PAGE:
### Chapter 5. Sampling: Sampling Distributions

### Sampling Distribution of the Sample Proportion

A type of variable which is commonly studied in statistics is the *binary *variable.

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Binary Variable

**Definition**

A **binary **or **dichotomous **variable is a categorical variable that can only take on #2# possible values.

**Examples**

- True/false
- Success/failure
- Yes/no
- On/off

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The mean of a binary variable is mathematically equivalent to the *proportion*.

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Proportion

**Definition**

In statistics, a **proportion** refers to the fraction of a group that possesses a particular characteristic.

The population and sample proportion are denoted #\pi# and #\hat{p}#, respectively.

**Formula**

#\text{proportion}=\cfrac{\text{# of individuals with characterstic}}{\text{total number of individuals}}#

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When using a sample proportion to estimate a population proportion, the *sampling **distribution of the sample proportion *can be used to determine how much estimation error is reasonable to expect.

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Sampling Distribution of the Sample Proportion

The **sampling distribution of the sample proportion** is the probability distribution of the sample proportions of every possible sample of a particular size #n# that can be drawn from a population.

The *mean* of the distribution of sample proportions is called the **expected value of the sample proportion **and is denoted #\mu_{\hat{p}}#.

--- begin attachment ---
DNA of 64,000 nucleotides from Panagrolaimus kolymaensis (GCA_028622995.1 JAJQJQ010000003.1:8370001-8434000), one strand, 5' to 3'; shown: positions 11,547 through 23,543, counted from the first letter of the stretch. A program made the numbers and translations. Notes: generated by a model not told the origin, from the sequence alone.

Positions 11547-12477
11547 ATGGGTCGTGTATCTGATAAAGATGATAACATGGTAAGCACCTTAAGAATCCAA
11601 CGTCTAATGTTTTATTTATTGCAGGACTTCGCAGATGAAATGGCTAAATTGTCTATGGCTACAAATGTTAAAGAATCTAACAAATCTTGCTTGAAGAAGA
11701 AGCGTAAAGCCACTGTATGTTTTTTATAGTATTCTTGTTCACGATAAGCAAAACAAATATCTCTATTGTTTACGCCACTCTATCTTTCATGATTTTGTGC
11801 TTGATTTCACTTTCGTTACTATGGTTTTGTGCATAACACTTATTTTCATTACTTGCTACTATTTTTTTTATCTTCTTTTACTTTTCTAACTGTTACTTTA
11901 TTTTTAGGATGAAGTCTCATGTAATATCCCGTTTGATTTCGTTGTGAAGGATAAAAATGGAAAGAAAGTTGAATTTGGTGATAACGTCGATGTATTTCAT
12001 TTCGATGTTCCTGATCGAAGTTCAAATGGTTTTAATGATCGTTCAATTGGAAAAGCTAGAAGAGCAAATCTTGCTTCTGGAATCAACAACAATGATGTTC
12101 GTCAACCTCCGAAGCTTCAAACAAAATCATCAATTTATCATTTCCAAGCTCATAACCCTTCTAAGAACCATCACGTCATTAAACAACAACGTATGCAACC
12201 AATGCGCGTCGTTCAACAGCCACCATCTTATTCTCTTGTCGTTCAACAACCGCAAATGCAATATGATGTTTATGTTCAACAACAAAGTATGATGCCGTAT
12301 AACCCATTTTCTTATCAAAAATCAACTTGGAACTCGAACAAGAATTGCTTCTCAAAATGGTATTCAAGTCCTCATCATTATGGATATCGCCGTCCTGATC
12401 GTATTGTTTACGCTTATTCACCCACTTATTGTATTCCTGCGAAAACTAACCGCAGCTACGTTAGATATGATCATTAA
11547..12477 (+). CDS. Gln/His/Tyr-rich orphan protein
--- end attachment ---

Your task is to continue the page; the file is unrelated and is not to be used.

The *standard deviation* of the distribution of sample proportions is called the **standard error of the sample proportion **and is denoted #\sigma_{\hat{p}}#. The standard error is a measure of how much discrepancy to expect between a sample proportion #\hat{p}# and the population proportion #\pi#.

Conditions for Normality

For any population of which a proportion #\pi# possesses a particular characteristic, the *sampling distribution of the sample proportion* for samples of size #n# may be considered approximately normal if both of the following conditions are satisfied:

- We expect there to be at least #10#
*positive*cases: #n \cdot \pi \geq 10# - We expect there to be at least #10#
*negative*cases: #n \cdot (1-\pi) \geq 10#

If both these conditions are satisfied, the *sampling distribution of the sample proportions *may be considered approximately normal with parameters:

- #\mu_{\hat{p}}=\pi#
- #\sigma_{\hat{p}}=\sqrt{\cfrac{\pi \cdot(1-\pi)}{n}}#

\[\hat{p} \sim N(\pi, \sqrt{\cfrac{\pi \cdot (1-\pi)}{n}})\]

#\mu_{\hat{p}} = 0.50#

Investigate whether the *sampling distribution of the sample proportion *may be considered approximately normal:

- #n\cdot \pi = 160 \cdot 0.50 = 80 \geq 10#
- #n\cdot (1-\pi) = 160 \cdot (1-0.50) = 80 \geq 10#

Since both conditions are satisfied, the *expected value of the sample proportion*, #\mu_{\hat{p}}#, is equal to the population proportion #\pi#:

\[\mu_{\hat{p}} = \pi= 0.50\]

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